A Practical Flow-Sensitive and Context-Sensitive C and C++ Memory Leak Detector

Author(s): David L. Heine, Monica S. Lam
Venue: ACM SIGPLAN PLDI
Date: 2003


Quality
3

Language: C/C++
Defect Types: Memory leaks
Uses Annotations: No
Requires Annotations: No
Sound: Yes
Flow-sensitive: Yes
Context-sensitive: Yes

This paper presents a new technique for finding memory leaks and double-free errors in C and C++ programs. The method works by tracking pointers that refer to an object and assigning each object a single owning pointer. This owning pointer must be freed to avoid memory leaks, and any free() calls on non-owning pointers are assumed to result in a double-free error. The method analyzes functions and function calls and creates an ownership signature for each pointer. The authors point out that even though their method does use ownership signature annotations, these annotations are automatically inferred from source code rather than manually specified by the programmer. The method also prioritizes ownership constraints when inferring ownership of objects. For instance, in C++, the inference method assumes that an object owns all of its pointer members, so pointers passed into an instance method relinquish ownership of their referent object. The method also fails to handle certain C constructs such as double pointers and function pointers, but it does report a warning when these features are encountered. The tool the authors implemented also writes the ownership signatures it infers to source code, which helps programmers figure out why certain constructs caused the warnings they did.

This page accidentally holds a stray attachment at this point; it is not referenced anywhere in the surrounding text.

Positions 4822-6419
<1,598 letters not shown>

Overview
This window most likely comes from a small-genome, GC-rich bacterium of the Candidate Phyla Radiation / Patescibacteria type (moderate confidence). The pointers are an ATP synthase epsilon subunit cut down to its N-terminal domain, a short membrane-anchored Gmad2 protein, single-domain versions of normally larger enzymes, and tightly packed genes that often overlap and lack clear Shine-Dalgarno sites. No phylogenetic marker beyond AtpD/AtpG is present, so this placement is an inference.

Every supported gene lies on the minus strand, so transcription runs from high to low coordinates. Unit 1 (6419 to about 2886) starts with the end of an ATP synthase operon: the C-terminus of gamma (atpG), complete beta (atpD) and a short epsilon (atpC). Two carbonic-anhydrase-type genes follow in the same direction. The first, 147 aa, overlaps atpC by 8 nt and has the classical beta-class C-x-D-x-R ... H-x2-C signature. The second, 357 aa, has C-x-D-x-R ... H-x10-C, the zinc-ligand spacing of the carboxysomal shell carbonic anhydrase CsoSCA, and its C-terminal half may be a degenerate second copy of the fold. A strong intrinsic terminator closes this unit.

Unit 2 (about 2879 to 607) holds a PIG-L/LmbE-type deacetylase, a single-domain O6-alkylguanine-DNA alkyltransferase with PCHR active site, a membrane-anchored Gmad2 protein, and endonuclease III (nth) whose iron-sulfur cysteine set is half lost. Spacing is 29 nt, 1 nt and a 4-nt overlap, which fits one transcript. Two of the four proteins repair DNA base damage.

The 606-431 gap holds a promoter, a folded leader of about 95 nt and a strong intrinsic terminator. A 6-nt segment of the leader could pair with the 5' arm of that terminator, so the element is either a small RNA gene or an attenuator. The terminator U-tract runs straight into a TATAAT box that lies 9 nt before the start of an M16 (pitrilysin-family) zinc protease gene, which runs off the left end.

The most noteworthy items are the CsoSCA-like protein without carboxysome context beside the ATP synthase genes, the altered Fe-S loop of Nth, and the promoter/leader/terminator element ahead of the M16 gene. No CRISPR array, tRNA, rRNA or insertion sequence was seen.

The authors tested their method against 3 C programs and 3 C++ programs, all open source, ranging from 23 KLOC to 147 KLOC. The tool's execution time varied widely between 13 and 528 seconds and did not seem to correspond to the KLOC count. The tool reported 1529 errors total for all of the software packages, 1167 of which were escape warnings, which indicate that the tool was unable to determine ownership for a pointer. Of the 362 remaining warnings, 85 were found to be genuine bugs, resulting in a false positive rate of 77%. This high false positive rate can be explained by the method's soundness, which reports all possible errors and does not attempt to reduce the false positive rate. The authors also noted that some of the escape warnings found non-memory-related errors, such as calling the wrong function and having a pointer actually point to the middle of an object rather than the beginning. This method seems quite adept at finding memory-related errors, as long as you avoid the language constructs it can't handle. The many false positives are a major downside, however, and could require more programmer time to sort through than a project allows.

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